She sensed that it was possible for her to meet and directly experience these long lost soul-parts of grief, hurt, unlovability, and abandonment—and that until she worked through this material in a deeply somatic way, the realizations she had experienced would always remain on the surface, never able to fully penetrate her most deeply embedded conditioning and somatic armoring. As part of her inquiry, she also had a deeply embodied intuition that she could never truly love another until she offered a home and sanctuary where the perceptions, emotions, and bodily sensations could become conscious and be illuminated in her loving awareness. She saw so clearly how this yet-to-be-metabolized material was not and had never been “obstacles” to her healing and awakening but each a certain type of ally on the path. As she continued to share all of this with me, I couldn’t help feeling such awe and love for her, for her (our) journey, and for the immensity and implications of what it truly means to be a human being.
As she continued to open—not all at once, but in many short bursts, followed by periods of quiet and rest—she discovered that she could meet this ancient sorrow *directly rather than orbiting it by focusing solely on her thoughts *about it. And that it took a lot of awareness and concentration to make this discernment in her immediate experience. What appeared as “moving closer” was often not that, but more of a conceptual approach to her experience that was still serving to keep her out of the fire and at a distance.
As we went deeper into this, she discerned that she could practice intimacy with her feelings while not falling inside them, not tumbling down the rabbit hole, and not becoming fused or identified with them as who she was in an ultimate sense. Intimacy, without fusing—that was the alchemy she was exploring. She was experimenting with sending awareness and warmth into what was happening in her body at the level of felt sense and raw sensation, and how these affective and somatic experiences colored her perception by way of a subtle narrative that grew around them.
Additionally, she had deep insight into how these various levels of experience (perception/emotion/sensation) intertwined and interpenetrated one another. Without our conscious awareness, they tend to fall into a looping pattern, playing off one another, on automatic pilot with a seeming life of their own. But as she slowed down and made experiential contact with each level of the spectrum, something else revealed itself. What this was we could not name, necessarily, but it seemed to catalyze a wave of freedom, as well as compassion for the tender complexity of the human experience. More than anything, more than needing to pin it down into some conceptual framework, at least for *this moment, we wanted to touch the mystery of what she was in its entirety. A partial communion was just not going to do. Not for her!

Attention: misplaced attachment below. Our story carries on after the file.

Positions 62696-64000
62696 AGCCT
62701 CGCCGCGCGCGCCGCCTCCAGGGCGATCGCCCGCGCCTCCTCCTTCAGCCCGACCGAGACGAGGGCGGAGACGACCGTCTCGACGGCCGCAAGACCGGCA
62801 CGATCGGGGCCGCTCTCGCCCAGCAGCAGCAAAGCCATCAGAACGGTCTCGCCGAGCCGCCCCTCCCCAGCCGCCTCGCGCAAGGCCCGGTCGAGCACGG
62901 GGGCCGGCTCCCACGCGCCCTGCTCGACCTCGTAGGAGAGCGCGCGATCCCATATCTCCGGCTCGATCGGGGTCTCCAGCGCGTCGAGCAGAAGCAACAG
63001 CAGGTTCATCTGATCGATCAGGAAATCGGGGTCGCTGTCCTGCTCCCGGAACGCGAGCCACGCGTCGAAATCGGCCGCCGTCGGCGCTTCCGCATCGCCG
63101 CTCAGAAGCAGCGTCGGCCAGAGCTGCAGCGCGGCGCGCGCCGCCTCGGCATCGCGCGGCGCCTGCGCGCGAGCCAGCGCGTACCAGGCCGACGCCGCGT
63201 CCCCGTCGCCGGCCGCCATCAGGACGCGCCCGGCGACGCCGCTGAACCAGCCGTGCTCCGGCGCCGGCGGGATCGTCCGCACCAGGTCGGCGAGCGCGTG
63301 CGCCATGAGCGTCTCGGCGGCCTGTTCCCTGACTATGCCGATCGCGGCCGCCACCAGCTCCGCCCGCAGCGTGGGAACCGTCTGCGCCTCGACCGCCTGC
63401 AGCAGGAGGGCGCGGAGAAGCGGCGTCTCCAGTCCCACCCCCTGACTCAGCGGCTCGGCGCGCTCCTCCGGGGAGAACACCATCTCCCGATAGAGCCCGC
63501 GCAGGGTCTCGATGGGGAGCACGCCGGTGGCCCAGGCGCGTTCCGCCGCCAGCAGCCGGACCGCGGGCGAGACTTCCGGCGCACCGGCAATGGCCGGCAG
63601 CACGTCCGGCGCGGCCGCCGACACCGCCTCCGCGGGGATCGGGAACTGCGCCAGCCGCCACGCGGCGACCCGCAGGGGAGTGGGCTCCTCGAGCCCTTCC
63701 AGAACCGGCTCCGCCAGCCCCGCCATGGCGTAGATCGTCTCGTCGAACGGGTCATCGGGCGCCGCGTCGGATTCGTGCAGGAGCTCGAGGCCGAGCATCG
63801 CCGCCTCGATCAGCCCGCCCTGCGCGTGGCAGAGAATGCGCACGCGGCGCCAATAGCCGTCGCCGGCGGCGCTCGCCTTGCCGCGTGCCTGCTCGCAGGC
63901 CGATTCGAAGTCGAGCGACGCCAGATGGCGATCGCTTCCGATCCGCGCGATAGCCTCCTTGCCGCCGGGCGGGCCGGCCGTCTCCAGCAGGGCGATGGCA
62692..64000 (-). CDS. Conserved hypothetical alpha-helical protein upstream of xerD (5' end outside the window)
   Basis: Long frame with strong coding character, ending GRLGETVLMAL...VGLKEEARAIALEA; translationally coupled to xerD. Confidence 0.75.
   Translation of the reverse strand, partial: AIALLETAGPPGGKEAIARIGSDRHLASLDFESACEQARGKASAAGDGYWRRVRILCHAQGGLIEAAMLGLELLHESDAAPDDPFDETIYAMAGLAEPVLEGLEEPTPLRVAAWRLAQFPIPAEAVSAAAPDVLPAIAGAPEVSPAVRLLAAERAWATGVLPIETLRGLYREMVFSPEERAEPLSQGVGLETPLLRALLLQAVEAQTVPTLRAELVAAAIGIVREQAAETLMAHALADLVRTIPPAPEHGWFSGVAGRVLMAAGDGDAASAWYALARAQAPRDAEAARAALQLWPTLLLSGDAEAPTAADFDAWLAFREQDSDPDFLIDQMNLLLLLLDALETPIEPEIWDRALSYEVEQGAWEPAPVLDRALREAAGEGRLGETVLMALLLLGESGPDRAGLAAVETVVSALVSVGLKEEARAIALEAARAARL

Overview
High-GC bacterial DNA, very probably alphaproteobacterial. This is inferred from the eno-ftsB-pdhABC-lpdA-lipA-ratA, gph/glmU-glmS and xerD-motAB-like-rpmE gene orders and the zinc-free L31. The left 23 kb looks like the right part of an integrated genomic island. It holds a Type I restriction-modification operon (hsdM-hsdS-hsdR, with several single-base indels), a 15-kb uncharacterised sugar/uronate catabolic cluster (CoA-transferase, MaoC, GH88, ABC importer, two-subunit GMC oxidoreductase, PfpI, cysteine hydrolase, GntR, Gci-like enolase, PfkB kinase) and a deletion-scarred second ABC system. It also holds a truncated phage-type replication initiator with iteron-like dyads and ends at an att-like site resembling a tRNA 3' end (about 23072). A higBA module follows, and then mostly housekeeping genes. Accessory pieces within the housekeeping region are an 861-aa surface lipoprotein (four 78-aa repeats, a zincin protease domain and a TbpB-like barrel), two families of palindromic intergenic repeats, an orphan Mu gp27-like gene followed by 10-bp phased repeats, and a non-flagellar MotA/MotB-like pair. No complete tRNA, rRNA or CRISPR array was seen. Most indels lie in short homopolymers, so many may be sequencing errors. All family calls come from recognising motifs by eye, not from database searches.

In some ways, what she was encountering was so very personal, but in other ways she was touching the sorrow that dwells in the collective, that all sentient beings have met at some point. In this way, inner work is never for the individual alone and is intergenerational and transpersonal in its implications, reaching back into the past and forward into the future to untangle the knots of the cosmic heart and reveal greater meaning and purpose.
As she continued her exploration in an embodied way, descending beneath the density of the narrative about *why the sorrow was there, *who caused it, *how it originated, and the urgency around transforming it, she began to cry, shake, and tremble. Her breath became shallow and she was struggling to hold it all together. Something was reorganizing and she wasn’t sure she would make it through to the other side. Even though she was feeling anxious and fearful, I reminded her to breathe deeply and ground her awareness into the earth, and that together we could go a bit further. At times she pulled back and we rested together, feeling our feet on the ground, looking up at the sky, listening to the birds nearby. When she approached that place of near overwhelm and shutdown, we would stop the active part of the work, sink into the sensual world together, look at one another, and reaffirm that everything was actually okay—and then she would return into the fire.
Memories streamed in of when she was a little girl, gazing out the window while her mother and father drove away, leaving her alone and helpless at a young age. “You’ll be fine,” Mom admonished; “Stop being such a baby,” said Dad. She remembered wondering what she had done wrong to cause them to abandon her, to reject her, and to need to spend private time without her. She saw images of herself crying in her bedroom, totally alone, longing to be touched, to be seen, to be held, and to be validated as a unique, living, breathing being. It was the most profound feeling of existential aloneness and despair.